I have been eyeing up dream bikes and replacements for a few years now, but my fussiness and budget have limited my selection. The criteria: aero but comfortable, aesthetically striking but not garish, fast and stiff, bang for the buck, and clearly better deserving than its future engine.

My dream bike? A Cervelo S3. You know, the one Thor Hushovd won the World Championship with in Geelong. The one that Jack Bauer used in the ultimately futile attempt to hold off the peloton at the TDF. The one a young Dutchman named Dylan van Baarle used to stick it to Kwiatowski and Wiggins at the 2014 Tour of Britain to take top spot. Now with the 2015 models being disposed of to make way for the 2016 models (with the main difference being… a paint job), I am able to pick up an older year model for a bargain. I saw my new steed online a couple of weeks back, got fitted up on it on Saturday, and with the adjustments to the contact points will pick it up later this week. I am giddy like a kid at Christmas – can’t wait!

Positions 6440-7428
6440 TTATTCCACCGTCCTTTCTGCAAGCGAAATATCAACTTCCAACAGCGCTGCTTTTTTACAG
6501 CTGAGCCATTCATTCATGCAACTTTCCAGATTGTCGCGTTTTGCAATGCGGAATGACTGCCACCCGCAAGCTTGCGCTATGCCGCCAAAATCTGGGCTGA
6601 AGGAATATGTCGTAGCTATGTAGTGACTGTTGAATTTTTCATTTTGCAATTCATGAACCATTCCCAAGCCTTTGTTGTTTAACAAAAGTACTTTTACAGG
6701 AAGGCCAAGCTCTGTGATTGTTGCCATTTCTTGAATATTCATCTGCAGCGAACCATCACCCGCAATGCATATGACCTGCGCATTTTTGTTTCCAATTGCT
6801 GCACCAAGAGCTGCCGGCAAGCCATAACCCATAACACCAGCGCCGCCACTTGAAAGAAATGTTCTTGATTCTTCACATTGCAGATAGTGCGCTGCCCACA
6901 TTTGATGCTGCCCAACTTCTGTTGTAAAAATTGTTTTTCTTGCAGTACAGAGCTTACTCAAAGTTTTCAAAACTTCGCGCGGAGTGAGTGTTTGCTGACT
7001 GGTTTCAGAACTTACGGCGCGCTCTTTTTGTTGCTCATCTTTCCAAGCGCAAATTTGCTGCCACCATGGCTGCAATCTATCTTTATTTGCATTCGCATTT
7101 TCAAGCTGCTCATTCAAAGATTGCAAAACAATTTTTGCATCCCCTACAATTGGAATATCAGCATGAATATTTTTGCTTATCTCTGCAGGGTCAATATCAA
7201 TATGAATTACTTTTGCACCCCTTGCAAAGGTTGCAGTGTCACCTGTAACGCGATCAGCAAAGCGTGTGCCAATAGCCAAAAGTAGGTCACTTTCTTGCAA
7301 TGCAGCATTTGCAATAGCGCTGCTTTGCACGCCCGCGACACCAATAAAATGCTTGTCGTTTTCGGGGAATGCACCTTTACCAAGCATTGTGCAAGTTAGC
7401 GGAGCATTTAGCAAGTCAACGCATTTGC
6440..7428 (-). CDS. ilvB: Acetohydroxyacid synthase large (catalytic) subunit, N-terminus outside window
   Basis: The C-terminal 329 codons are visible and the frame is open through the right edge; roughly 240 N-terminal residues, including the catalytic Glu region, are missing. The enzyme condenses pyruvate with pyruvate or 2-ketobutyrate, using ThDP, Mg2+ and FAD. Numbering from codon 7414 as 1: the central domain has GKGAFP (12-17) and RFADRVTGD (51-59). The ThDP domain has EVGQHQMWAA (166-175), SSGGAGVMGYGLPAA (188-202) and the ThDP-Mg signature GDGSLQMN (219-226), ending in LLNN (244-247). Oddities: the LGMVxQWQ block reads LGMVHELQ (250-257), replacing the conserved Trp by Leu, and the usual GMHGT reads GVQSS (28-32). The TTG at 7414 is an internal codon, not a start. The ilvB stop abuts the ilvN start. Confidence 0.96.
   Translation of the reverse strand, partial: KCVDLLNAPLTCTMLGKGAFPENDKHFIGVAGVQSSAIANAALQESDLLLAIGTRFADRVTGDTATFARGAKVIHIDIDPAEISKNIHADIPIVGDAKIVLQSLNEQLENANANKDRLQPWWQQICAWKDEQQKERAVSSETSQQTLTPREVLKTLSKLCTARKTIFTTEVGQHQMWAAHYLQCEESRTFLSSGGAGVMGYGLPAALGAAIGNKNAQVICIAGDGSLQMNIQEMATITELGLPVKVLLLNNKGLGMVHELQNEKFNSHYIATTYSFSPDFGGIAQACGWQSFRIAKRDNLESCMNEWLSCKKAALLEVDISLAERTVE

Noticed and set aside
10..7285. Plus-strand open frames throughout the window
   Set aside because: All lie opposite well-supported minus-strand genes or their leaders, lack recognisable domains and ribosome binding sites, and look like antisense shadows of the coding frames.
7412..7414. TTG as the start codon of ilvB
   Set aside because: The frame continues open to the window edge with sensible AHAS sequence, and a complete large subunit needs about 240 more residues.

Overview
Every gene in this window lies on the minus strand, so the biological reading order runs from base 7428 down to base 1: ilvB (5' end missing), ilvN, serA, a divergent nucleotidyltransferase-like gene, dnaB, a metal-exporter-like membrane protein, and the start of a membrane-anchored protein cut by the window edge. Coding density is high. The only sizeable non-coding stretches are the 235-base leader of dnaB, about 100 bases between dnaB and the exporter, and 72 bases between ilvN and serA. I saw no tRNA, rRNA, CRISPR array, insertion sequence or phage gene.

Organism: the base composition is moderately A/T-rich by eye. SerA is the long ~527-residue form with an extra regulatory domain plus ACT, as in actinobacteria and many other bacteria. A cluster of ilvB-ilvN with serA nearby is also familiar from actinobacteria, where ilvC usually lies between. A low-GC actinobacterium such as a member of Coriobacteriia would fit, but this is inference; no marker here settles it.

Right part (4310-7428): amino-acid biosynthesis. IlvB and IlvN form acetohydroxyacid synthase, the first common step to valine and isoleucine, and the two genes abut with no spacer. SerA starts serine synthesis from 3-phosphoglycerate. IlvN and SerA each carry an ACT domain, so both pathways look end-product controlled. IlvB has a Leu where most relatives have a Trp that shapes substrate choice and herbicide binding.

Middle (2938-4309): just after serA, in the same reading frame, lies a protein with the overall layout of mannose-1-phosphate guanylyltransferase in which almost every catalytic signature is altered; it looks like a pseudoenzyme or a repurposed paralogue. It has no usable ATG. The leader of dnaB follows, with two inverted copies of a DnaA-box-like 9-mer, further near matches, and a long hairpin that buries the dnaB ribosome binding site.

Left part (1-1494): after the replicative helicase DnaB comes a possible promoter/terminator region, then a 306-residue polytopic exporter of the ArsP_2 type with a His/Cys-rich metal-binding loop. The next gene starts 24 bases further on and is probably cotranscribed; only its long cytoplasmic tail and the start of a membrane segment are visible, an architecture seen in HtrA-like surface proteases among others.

This is how I will be spending my insomnia time during the month of July. Vive Le Tour de France 2015!


My kids have brought me a lot of joy this year, with the addition of number two and our 4 year old son (AKA “the Pok”) with all his crazy antics. One of the highlights would have to be taking my son to the local bike store and putting him on his first pedal bike. He has already been scooting around on his balance bike since he was about 1 1/2 so I was hoping the graduation to pedals would be smooth. I would be lying if I said it was. I had to shave 20mm off of the seat post so he could put his feet down, and the pedals were just getting in the way, collecting his legs as he comes to a Fred Flintstone stop (you know the one that relies on a solid pair of shoes underfoot to avoid gravel rash in your heel).